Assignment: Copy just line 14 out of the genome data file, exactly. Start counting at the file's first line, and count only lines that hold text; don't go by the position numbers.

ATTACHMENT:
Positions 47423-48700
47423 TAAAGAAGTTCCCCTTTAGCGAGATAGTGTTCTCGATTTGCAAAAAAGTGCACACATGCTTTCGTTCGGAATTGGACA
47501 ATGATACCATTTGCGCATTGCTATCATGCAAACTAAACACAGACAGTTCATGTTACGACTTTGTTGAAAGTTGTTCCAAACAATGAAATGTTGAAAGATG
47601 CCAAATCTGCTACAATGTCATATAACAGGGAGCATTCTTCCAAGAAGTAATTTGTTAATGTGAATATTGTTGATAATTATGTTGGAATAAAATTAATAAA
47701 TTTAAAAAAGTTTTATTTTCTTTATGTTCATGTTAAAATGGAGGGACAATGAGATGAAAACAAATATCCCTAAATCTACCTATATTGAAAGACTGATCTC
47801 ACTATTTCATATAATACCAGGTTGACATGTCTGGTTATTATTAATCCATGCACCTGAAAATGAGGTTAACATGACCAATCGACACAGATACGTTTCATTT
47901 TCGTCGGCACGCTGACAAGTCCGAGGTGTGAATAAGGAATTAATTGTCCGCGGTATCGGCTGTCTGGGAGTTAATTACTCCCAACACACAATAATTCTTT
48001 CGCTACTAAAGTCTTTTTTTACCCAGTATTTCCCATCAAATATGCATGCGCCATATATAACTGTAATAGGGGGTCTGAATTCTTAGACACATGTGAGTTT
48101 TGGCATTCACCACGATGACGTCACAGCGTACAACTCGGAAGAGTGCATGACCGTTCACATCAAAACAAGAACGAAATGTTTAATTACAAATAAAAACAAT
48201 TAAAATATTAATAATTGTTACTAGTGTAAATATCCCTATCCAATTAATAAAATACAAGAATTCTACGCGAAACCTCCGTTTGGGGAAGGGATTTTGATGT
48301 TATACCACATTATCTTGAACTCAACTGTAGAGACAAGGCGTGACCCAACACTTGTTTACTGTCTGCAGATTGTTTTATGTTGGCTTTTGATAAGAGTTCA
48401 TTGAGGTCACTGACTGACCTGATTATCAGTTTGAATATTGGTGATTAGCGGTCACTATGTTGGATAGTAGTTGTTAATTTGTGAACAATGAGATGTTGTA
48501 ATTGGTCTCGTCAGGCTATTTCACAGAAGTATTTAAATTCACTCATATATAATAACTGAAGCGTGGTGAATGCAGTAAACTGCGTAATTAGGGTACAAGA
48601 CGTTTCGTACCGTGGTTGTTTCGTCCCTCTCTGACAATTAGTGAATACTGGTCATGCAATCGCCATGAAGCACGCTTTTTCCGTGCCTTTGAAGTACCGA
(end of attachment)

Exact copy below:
48601 CGTTTCGTACCGTGGTTGTTTCGTCCCTCTCTGACAATTAGTGAATACTGGTCATGCAATCGCCATGAAGCACGCTTTTTCCGTGCCTTTGAAGTACCGA